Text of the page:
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Author Topic: Kit vs plan vs own design from a scoring viewpoint  (Read 453 times)
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Pete Fardell
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« on: April 06, 2014, 06:02:10 AM »

Like many of us I sometimes like to build kits, sometimes design my own models, and this year have built to another's plan for my Dave Deadman designed PO2. For the Nats, I've been browsing the builder's declaration and judge's notes etc. which Mr Sephton kindly emailed to us. I can certainly see that a model built from someone else's plan should be marked lower than that of someone who's gone to all the trouble to start from scratch and get the outlines right himself. I was just wondering though, for the sake of future projects, how much of an advantage it is to submit a model made from your own design from a scoring point of view? If it's quite significant then it might make me slightly less inclined to build from another's plan or modify a kit next time. It will at least be another factor to consider. I do like designing a model, but it takes a good bit longer, and there are just so many planes to get through!
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billdennis747
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« Reply #1 on: April 06, 2014, 07:00:43 AM »

Building from a plan has a negligible effect, if any, on scores in the uk. Building from an inaccurate plan, as most are, is much more of a hazard. Even using ready made bits from others will only reduce scores in limited areas, ie craftsmanship. I think your best approach is to use plans but check carefully.
It doesn't affect the ff scene much. The problem has been in RC, including world champs, where increasing amounts of a model, up to 100 per cent, have been built by someone else.
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Pete Fardell
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« Reply #2 on: April 06, 2014, 10:31:07 AM »

Thanks Bill. I hoped that was the case. What about building a kit then?
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Starduster
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« Reply #3 on: April 06, 2014, 11:02:44 AM »

The problem has been in RC, including world champs, where increasing amounts of a model, up to 100 per cent, have been built by someone else.

i remember reading a few years ago that here in the USA, it is (was?) common for an R/C Scale airplane to be built by one person(s), bought by someone else and then the owner hires a "pro" to fly the airplane in competition.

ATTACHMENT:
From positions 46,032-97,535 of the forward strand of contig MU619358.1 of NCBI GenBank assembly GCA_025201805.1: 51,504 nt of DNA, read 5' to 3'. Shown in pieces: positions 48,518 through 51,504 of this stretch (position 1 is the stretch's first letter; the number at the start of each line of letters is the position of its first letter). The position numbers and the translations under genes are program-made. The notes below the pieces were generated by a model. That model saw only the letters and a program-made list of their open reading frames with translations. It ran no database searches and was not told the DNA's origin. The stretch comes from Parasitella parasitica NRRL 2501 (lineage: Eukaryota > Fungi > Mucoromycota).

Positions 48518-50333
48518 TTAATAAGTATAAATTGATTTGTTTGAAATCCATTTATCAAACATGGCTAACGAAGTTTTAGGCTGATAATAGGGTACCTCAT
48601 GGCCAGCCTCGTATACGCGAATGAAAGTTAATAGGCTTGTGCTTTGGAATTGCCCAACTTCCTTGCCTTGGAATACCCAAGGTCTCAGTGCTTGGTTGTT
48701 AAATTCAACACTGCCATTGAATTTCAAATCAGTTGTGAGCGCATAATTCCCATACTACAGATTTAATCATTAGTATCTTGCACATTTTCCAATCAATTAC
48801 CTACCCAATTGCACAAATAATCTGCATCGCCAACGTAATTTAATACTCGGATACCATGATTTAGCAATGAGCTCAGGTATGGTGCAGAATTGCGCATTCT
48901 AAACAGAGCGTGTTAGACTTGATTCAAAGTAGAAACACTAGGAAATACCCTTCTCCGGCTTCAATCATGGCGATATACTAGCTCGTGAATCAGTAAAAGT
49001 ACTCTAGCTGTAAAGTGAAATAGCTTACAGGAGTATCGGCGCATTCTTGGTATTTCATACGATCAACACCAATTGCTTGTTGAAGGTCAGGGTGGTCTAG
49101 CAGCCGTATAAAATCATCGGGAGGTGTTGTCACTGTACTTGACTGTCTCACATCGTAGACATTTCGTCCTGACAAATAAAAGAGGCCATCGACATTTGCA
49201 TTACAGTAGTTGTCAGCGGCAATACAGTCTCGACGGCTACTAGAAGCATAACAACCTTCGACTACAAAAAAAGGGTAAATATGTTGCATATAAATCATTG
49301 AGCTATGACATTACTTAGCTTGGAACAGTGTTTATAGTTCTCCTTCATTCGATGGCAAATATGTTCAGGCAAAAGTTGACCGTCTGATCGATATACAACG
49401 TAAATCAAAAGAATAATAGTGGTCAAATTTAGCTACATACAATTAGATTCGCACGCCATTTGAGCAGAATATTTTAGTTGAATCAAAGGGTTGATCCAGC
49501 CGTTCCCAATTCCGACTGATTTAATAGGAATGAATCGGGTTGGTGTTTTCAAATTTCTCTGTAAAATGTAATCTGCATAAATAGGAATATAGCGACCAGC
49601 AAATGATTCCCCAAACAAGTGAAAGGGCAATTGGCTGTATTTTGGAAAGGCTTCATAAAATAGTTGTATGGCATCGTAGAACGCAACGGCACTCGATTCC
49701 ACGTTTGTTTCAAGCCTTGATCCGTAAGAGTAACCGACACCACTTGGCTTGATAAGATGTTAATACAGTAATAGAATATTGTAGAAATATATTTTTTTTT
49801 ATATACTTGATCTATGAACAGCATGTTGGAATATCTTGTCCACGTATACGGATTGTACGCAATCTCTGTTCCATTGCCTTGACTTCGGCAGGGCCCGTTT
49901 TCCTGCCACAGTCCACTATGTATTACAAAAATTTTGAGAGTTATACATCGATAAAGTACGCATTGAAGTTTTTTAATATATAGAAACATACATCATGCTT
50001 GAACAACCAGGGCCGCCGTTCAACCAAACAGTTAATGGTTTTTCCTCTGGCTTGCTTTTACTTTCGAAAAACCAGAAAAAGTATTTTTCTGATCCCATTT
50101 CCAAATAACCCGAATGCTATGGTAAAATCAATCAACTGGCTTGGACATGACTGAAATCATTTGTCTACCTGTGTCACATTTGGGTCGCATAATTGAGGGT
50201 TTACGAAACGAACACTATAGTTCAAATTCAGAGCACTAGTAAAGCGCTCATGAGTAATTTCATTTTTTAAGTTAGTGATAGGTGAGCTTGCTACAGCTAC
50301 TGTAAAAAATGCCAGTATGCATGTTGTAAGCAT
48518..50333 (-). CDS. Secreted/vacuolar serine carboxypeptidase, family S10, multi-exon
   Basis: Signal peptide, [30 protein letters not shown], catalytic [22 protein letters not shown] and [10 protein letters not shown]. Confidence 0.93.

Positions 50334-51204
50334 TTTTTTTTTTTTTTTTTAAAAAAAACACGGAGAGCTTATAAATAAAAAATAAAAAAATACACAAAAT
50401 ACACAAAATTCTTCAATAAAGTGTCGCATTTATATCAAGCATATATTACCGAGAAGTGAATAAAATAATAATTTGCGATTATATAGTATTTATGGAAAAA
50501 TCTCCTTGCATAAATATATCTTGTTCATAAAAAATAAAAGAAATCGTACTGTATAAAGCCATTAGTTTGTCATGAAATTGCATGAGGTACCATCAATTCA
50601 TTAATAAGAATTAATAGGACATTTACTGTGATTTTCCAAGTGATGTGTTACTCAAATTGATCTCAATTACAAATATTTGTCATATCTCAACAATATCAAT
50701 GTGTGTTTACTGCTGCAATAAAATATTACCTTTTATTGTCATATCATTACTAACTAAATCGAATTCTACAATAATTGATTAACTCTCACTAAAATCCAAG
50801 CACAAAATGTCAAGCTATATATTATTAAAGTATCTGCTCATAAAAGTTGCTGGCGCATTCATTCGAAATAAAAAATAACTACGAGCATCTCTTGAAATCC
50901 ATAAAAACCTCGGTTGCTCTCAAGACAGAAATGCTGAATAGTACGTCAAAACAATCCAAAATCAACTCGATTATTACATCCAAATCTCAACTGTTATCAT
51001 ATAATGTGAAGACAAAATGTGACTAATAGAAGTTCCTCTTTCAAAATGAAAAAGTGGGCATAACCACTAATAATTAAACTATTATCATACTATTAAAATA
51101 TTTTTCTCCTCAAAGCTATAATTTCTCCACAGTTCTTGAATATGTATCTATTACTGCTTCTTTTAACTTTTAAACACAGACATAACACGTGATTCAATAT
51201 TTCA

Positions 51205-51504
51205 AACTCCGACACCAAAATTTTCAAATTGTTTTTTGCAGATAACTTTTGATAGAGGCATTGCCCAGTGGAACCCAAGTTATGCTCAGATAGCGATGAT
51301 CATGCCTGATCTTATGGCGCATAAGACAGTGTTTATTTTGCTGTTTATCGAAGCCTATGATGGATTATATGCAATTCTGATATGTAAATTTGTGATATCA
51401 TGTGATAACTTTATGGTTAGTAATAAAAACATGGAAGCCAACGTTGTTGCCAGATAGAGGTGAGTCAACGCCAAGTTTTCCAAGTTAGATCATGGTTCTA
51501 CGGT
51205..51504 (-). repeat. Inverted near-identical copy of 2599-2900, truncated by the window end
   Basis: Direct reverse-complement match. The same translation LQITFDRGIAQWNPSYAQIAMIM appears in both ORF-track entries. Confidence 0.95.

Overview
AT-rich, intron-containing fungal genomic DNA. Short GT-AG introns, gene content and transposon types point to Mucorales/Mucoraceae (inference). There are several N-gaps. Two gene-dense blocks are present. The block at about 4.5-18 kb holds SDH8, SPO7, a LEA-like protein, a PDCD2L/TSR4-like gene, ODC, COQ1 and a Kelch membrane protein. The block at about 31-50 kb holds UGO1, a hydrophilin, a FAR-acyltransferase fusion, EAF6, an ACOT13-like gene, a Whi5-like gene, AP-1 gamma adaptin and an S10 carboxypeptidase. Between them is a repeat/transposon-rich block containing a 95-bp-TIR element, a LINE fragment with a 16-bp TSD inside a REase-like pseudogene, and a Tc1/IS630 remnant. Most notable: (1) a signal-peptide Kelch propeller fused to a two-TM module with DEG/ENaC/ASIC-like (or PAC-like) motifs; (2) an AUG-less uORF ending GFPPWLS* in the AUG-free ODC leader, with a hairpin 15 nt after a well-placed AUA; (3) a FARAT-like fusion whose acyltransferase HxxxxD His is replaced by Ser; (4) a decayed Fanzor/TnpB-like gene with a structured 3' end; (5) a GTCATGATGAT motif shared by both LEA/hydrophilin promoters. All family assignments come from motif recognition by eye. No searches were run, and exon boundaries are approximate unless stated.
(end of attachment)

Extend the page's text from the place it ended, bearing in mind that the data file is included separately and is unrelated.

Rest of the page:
Doesn't make much sense to me, but hey, they didn't ask me....
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billdennis747
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« Reply #4 on: April 06, 2014, 01:25:56 PM »

The problem has been in RC, including world champs, where increasing amounts of a model, up to 100 per cent, have been built by someone else.

Doesn't make much sense to me, but hey, they didn't ask me....
Me neither. What do you get out winning a comp with someone else's model? I'd rather come last with mine, and I know what I'm talking about.
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billdennis747
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« Reply #5 on: April 06, 2014, 01:32:11 PM »

If lots of the hard bits were prefabricated, I would be docking maybe fifty per cent of the craftsmanship score. It is something the stc has wrestled with for years. Again it's mostly RC where you can have eg a mick reeves kit where the cowl, engine, guns, pilot, dashboard etc are all done.
In ff, not significant
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Pete Fardell
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« Reply #6 on: April 06, 2014, 01:41:35 PM »

Cheers, Bill. In that case I shall now add the matter to my list of things not worth worrying about, and continue to just build what I want to! Smiley
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DHnut
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« Reply #7 on: April 08, 2014, 06:03:02 AM »

Pete,
       I like kit scale because it provides a relief from the intense research of any of the open classes and any of the larger free flight kit that are now largely out of production are still problematic when it come to outline accuracy. A good example is the Flyline series that are quite variable in accuracy and it is a matter of doing a complete rework or accepting the penalty and hope it will do well on the flying end of the contest. Like you I want to like what I build.
 Ricky
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